FARGO – What is the best education model and location for students in Fargo, West Fargo and surrounding school districts with severe behavioral and mental health needs?
A regional task force is close to answering this pressing question that will set the course for how and where these students should learn and what services are needed. On Tuesday, Nov, 20, at John L. Wanzek Center for Scouting, dozens of administrators, teachers, parents and social workers forming the 60-member task force met for what was supposed to be the last meeting.
But the slate of five meetings beginning Sept. 27 wasn't enough for the task force to wrap up discussions of how the districts should proceed with plans for this group of students. The goal is to deliver recommendations to school boards by Nov. 30, but the timeline is changing to accommodate at least one other meeting, the date of which is to be determined.
Outcomes are focused on identifying the Least Restrictive Environment (LRE) for students with severe behavioral and mental health needs. This means that students qualifying for special programming should spend as much time as possible with peers in the traditional classroom.
Former West Fargo Superintendent David Flowers has been leading the task force meetings, and on Tuesday he gave the group seven configurations to consider for these students. Options ranged from special programming in a students' home school and configurations expanded to programs being housed within a district building or potentially detached. Other configurations included programming within a school addition or wing, to remodeling or building a new facility to house the program. These options could serve one district or multiple districts depending on the delivery model, staffing and space.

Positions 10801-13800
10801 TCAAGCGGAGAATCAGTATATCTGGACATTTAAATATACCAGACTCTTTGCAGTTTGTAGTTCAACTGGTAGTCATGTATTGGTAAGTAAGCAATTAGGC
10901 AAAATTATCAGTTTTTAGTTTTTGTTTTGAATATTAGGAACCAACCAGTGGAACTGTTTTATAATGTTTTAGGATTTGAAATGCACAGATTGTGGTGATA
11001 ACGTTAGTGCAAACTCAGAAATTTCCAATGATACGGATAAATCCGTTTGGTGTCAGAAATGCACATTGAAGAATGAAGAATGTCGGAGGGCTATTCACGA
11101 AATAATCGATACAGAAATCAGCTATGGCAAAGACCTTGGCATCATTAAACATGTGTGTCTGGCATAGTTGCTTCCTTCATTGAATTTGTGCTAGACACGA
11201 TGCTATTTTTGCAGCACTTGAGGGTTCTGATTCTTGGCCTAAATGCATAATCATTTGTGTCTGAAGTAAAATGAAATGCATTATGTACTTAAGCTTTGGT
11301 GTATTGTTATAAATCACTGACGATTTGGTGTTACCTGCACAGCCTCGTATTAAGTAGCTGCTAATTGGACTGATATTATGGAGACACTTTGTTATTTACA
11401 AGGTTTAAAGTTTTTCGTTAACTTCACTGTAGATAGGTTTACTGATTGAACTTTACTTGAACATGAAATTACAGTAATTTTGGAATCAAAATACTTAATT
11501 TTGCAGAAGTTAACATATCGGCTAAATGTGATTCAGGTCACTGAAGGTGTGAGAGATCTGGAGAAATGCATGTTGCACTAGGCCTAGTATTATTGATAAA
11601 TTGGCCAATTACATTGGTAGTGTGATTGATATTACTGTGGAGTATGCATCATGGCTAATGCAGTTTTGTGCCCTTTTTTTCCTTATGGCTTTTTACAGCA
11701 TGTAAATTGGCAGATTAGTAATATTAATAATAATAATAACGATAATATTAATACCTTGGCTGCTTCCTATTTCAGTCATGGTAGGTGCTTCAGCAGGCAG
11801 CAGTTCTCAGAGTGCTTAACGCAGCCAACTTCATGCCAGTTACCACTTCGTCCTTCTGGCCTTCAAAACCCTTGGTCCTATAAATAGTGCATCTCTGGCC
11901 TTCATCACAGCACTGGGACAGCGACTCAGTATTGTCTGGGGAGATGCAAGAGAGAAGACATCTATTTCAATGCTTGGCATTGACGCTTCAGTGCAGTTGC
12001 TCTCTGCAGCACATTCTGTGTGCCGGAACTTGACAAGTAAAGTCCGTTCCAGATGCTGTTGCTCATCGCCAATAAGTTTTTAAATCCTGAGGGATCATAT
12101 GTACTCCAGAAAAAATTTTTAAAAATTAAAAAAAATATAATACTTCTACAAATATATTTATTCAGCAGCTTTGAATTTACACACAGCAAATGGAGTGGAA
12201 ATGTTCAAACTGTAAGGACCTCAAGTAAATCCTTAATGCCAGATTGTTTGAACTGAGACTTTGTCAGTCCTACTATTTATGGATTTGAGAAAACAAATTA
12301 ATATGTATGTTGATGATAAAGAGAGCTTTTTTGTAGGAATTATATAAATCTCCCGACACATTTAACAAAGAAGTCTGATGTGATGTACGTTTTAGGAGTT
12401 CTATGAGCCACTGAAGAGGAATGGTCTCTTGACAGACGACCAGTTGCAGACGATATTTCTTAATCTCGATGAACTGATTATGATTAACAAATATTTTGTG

"We know not every model is going to fit every student," Flowers said.
Task force members noted that all the options have a cost associated with it, as well as challenges with transportation. In seeking the least restrictive environment, students' transition to traditional settings is critical and another challenge for many of the configurations that involve a site away from the students' home school.
Jessica Thomasson, Lutheran Social Services director and task force member, said that a separate school or alternative learning environment makes the idea of reintegration harder to achieve. She said she struggles with thinking a new facility for these students is a "temporary spot."
A concern shared by many in the group is the stigma of these students being sent to a different school and being segregated from peers. One parent suggested that this attitude stop permeating because potential configurations are about giving students what they need from trained staff who care about seeing them achieve.
What the task force is also considering is whether programming should be provided by each school individually or approached with district-wide programming at a centralized site. There is also the option of having a regional center that would serve students from multiple districts travelling as far as 40 miles for services.
District- or region-wide programming increases opportunities for specialized facilities and collaboration among staff and resources in the community. If multiple districts are involved, each can share in cost and potentially form a separate leadership structure.
But many parents and advocates oppose a separate location. In fact, Fargo and West Fargo were going to create this type of programming at Fargo's Agassiz School earlier this year, but plans were derailed by parents' concerns and, instead, a task force was formed to dig deeper into issues and effective approaches.